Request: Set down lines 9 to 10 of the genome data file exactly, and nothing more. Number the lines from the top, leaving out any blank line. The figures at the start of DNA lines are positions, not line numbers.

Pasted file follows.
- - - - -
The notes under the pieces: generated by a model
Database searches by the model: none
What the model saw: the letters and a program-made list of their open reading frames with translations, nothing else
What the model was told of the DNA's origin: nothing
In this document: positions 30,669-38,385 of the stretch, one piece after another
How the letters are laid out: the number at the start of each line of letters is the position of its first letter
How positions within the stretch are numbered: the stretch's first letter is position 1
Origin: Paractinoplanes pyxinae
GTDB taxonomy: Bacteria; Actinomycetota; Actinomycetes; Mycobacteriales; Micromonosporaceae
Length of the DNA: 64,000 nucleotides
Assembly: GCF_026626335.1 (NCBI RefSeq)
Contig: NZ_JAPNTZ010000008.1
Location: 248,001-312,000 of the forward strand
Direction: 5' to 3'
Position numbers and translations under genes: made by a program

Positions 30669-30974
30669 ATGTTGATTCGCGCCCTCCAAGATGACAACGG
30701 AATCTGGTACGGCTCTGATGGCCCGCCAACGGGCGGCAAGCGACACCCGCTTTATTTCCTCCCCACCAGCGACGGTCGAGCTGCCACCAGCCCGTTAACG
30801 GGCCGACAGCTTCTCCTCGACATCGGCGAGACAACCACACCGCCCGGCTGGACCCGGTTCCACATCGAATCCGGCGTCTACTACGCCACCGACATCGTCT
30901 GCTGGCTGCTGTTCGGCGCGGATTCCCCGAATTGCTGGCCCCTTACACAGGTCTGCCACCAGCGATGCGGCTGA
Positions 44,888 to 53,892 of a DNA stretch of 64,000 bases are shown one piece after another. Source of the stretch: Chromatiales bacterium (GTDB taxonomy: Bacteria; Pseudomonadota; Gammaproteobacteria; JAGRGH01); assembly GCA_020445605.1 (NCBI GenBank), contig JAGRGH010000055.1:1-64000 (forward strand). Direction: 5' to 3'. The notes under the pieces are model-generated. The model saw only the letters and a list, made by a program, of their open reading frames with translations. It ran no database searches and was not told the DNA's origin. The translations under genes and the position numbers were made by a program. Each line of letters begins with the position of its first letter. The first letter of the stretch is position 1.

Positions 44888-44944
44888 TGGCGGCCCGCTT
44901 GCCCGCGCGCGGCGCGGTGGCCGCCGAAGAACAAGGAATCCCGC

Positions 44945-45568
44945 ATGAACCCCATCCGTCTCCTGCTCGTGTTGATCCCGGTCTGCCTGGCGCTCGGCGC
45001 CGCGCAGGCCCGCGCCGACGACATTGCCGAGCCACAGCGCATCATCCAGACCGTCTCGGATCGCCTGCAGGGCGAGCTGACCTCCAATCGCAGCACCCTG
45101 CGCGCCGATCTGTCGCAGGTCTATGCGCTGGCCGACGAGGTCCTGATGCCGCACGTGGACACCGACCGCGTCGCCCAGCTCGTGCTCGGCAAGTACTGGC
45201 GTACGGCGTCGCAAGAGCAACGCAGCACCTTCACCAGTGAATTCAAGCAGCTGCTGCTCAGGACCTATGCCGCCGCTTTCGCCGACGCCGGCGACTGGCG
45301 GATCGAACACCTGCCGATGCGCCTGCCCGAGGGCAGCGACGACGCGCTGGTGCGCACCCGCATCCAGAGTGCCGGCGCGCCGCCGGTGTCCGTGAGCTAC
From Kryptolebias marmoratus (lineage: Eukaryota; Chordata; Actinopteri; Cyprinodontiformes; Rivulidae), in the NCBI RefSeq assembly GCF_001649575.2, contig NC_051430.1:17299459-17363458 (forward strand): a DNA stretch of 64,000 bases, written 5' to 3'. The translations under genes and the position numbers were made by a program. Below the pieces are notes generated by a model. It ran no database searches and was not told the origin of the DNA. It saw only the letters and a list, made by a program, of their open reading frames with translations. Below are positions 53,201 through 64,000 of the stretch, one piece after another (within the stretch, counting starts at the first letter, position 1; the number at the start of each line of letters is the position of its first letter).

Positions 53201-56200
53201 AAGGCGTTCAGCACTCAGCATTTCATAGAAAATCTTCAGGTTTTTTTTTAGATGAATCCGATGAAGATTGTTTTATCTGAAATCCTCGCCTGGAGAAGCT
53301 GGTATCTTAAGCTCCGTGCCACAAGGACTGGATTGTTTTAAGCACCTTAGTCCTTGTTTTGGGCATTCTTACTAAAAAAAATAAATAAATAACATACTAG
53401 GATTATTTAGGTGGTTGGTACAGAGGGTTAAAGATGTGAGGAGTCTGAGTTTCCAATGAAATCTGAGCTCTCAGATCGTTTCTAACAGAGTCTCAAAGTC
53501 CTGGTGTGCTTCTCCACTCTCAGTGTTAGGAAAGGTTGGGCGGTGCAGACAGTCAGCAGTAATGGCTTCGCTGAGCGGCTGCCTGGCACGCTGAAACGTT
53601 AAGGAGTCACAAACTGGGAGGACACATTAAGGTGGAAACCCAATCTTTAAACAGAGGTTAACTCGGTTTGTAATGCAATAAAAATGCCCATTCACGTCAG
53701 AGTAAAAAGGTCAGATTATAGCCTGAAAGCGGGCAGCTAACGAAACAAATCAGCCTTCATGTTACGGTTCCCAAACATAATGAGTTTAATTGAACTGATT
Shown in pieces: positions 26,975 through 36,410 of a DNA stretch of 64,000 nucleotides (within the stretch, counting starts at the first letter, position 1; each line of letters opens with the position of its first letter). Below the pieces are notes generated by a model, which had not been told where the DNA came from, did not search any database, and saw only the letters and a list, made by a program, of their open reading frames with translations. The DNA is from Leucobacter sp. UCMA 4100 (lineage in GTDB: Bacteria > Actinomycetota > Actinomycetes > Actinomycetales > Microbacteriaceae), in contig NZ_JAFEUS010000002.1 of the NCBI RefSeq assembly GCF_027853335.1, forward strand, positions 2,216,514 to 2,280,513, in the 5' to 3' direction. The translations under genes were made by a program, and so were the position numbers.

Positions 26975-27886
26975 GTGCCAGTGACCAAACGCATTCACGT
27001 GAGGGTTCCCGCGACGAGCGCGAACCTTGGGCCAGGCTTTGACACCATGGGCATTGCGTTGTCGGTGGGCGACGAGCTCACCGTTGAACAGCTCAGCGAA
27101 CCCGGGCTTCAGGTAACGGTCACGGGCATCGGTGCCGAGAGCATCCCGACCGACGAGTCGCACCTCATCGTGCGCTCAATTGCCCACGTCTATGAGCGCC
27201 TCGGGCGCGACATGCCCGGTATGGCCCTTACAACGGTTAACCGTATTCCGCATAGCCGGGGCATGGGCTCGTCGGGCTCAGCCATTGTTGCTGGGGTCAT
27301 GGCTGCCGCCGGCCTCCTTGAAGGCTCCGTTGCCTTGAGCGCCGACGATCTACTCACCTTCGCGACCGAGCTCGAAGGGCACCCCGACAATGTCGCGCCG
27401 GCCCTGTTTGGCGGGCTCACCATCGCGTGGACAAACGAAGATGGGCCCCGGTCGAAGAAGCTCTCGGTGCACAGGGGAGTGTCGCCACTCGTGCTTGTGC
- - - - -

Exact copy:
GTDB taxonomy: Bacteria; Actinomycetota; Actinomycetes; Mycobacteriales; Micromonosporaceae
Length of the DNA: 64,000 nucleotides